Is Our Children Learning? Not in Texas

Texas Gov. Rick Perry (R).

Texas governor Rick Perry, currently polling at 4 percent in Iowa, has been spared some of his usual bad news of late because of the continuing meltdown of fellow presidential candidate Herman Cain. But Mary Tuma flags a damning new report from the Texas Higher Education Coordinating Board that suggests Perry's State Board of Education has left high schoolers in the state unprepared for the rigors of college. The report slams the SBOE's history standards for, among other things, glossing over the true causes of the Civil War. Key quote:

Over the course of eight months, the lawyers and realtors and dentist on the board made hundreds of changes to the standards. As the politicians squabbled over the politics of who should be in or out, they tacitly adopted a bi-partisan agreement to ignore principles of sound pedagogy. In 2011 the Fordham Institute awarded the 2010 TEKS an overall grade of D, characterizing them as "a politicized distortion of history" that is "both unwieldy and troubling" while "offering misrepresentations and every turn." As the process drew to a close, state board of education chairwoman Gail Lowe admitted that the board had failed to follow up on the college readiness effort.

The "dentist" line is a reference to Don McLeroy, whom Perry twice appointed to serve as chair of the SBOE (which is tasked with devising textbook standards). McLeroy believes "evolution is hooey," and that the Earth is just a few thousand years old—views he sought to incorporate into the state science curriculum.

Given his own financial difficulties, should Mark Block really be trusted?

Herman Cain's first response to Tuesday's allegation of sexual assault from a former National Restaurant Association employee was to blame the media for distracting America's attention from his 9-9-9 tax plan. Within a few hours, he'd apparently reconsidered this tactic, and tried a new one: The accuser, Sharon Bialek, can't be trusted because she went broke a couple times. As spokesman J.D. Gordon argued in a statement, "his opponents convinced a woman with a long history of financial difficulties, including personal bankruptcy, to falsely accuse the Republican frontrunner of events occurring over a decade ago for which there is no record, nor was there ever even a complaint filed."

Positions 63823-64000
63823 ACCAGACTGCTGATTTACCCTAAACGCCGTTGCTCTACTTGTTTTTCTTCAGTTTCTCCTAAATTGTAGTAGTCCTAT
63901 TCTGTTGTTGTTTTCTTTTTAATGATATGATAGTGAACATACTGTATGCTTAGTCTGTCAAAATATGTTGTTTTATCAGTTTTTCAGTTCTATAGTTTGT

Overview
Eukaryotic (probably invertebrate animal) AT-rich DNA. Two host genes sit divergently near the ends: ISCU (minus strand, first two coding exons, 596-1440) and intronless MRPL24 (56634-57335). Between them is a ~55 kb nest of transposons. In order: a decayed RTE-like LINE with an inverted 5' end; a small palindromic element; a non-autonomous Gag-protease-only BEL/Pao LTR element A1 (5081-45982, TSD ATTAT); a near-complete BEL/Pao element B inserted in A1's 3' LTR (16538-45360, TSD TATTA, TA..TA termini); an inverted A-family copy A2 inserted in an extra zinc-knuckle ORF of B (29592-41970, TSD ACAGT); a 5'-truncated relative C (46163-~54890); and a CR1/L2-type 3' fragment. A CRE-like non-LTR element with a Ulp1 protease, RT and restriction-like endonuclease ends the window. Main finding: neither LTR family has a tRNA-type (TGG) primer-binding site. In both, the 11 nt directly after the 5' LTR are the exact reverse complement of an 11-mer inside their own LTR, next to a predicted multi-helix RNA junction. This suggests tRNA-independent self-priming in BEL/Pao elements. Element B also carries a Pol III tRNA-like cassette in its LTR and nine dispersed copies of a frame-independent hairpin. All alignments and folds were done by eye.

If Gordon has any evidence that any of Cain's opponents were behind anything that's happened in the last week—and Bialek's allegations specifically—he hasn't managed to produce it. But more absurd is the implication that Bialek shouldn't be trusted simply because she's had a shaky financial history. (The New York Post's Andrea Peyser, taking Gordon's statement to its logical conclusion, called Bialek a "gold digger" on Tuesday.)

Ignoring the fact that most of the two million Americans who file for person bankruptcy each year aren't compelled, as a consequence, to then make unsubstantiated allegations of sexual assault, the "broke people can't be trusted" card is an odd one for Cain to play given the individuals he happens to surround himself with. For instance, here's a sentence I pulled totally at random from an Associated Press story about Herman Cain's chief of staff, Mark Block: "Records show Block has faced foreclosure on his home, a tax warrant by the Internal Revenue Service and a lawsuit for an unpaid bill. He also acknowledges he was arrested twice for drunken driving." The story also mentions that after dropping out of politics, Block went broke and was forced to stock shelves at Target.

Given Block's long history of financial difficulties, including racking up $62,000 in debt with his non-profit, going broke, receiving a tax warrant from the IRS, and foreclosure scare, can we really trust him to tell the truth to the American people?

(Alternatively, perhaps nitpicking over Bialek's personal finances is a total non-sequitur. Just throwing that out there.)